Study: Men Struggle to Read Women’s Emotions

By Bill Andrews | April 12, 2013 9:52 am

confused man

In a paper sure to please lazy stand-up comics and beleaguered husbands everywhere, scientists say that men do indeed have a hard time understanding women. Recent results show that men have a significantly harder time recognizing women’s emotions than they do men’s, and that men seem to use different parts of their brain when ascribing intentions and feelings to women versus men.

Previous experiments had suggested that men are naturally wired to be more intuitive toward other men’s mental states and emotions. Eager to figure out why and how this could be, the researchers studied the brains of 22 male participants as they received a version of a well-known empathy test called the “Reading the Mind in the Eyes Test.” (You can take a version of the test online here.) As the name suggests, the test consists of snapshots of pairs of eyes. Pairs of eyes were shown in succession to each participant, who had to determine either the gender or the emotional state of the person pictured. This all took place within an MRI machine, allowing the researchers to see which parts of the brain were active while participants made their determinations.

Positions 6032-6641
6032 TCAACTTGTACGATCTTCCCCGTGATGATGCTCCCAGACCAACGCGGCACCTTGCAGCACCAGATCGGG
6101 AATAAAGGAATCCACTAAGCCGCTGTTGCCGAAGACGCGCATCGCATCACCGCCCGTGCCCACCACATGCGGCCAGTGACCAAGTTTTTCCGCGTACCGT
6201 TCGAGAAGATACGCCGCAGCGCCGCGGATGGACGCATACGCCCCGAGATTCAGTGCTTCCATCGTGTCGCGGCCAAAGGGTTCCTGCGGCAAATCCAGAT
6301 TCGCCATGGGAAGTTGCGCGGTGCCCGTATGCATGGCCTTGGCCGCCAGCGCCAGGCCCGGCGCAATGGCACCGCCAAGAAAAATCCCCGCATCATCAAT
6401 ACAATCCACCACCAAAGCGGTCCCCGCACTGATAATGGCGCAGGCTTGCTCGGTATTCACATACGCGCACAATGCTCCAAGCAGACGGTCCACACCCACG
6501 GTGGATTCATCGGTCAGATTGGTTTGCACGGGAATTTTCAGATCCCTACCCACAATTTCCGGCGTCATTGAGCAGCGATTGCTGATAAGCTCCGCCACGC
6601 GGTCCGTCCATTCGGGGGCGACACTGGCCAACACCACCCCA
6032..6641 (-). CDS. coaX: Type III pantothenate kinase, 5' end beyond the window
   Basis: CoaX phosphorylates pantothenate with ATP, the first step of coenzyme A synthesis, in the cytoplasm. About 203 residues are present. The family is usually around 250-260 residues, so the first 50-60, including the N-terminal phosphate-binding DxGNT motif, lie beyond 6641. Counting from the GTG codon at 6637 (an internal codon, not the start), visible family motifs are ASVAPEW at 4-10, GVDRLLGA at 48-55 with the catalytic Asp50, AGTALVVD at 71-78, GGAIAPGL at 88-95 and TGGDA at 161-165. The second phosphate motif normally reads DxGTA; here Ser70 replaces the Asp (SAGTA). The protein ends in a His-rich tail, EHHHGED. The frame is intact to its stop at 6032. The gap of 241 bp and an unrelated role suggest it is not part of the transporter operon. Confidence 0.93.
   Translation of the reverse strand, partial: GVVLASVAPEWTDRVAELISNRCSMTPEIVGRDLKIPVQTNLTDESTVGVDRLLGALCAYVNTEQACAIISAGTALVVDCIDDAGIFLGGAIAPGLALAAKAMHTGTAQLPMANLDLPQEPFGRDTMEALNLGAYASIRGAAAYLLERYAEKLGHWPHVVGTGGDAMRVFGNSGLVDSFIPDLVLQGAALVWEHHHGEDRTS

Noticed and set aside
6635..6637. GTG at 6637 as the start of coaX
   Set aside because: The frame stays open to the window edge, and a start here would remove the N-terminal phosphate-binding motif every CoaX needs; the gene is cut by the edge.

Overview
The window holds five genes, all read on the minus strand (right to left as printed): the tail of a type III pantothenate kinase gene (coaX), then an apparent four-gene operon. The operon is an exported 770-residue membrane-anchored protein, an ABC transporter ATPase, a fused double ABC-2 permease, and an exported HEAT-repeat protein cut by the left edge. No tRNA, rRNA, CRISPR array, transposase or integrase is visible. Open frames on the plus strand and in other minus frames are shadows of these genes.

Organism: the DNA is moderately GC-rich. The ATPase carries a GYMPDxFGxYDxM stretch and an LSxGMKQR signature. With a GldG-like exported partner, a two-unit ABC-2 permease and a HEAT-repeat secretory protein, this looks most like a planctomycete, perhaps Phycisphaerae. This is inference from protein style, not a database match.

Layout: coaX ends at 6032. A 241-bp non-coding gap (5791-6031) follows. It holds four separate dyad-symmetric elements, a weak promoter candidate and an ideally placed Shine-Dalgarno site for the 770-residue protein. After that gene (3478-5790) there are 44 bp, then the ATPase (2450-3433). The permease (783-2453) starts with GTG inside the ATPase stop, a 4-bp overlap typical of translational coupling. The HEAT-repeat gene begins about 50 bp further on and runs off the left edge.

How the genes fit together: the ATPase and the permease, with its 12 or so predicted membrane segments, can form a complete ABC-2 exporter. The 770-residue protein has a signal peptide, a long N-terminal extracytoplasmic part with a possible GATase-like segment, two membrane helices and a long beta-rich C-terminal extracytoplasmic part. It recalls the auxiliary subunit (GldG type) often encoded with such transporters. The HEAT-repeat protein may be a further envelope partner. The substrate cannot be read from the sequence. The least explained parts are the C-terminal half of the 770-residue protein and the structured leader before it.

Participants were about equally good at guessing the gender of male and female eyes, but the men did significantly worse at recognizing the emotions of the female eyes. They correctly interpreted about 87 percent of men’s eyes but only about 76 percent of women’s eyes. Participants also took longer to judge women’s emotions—about 40 milliseconds longer on average. Thus, in effect, men can “read” other men’s eyes faster and better, the researchers report in PLOS ONE. 

The MRI data also showed for the first time that this difference is linked to different areas of brain activity. Men inferring other men’s mental states showed much more activity in the right hippocampus and the anterior cingulate cortex than men reading women’s emotions. Those two brain areas are involved in the acquisition of emotional memories, and so it may be that men were drawing more strongly on their own remembered experiences when imagining others men’s emotions.

The authors speculate that, evolutionarily, it would have been most useful for men to quickly and accurately interpret other men’s facial expressions, since males were more heavily involved in violent activities like hunting and territorial battles. Of course, just because “men are less able to infer mental states expressed by women,” as the authors put it, doesn’t mean that men find women completely inscrutable. The results show noticeable, but still generally subtle, differences. Plenty of men have still been known to lead long and happy lives (mostly) understanding women.

Image courtesy Dave Clark Digital Photo / Shutterstock

CATEGORIZED UNDER: Mind & Brain, top posts
MORE ABOUT: emotions, gender

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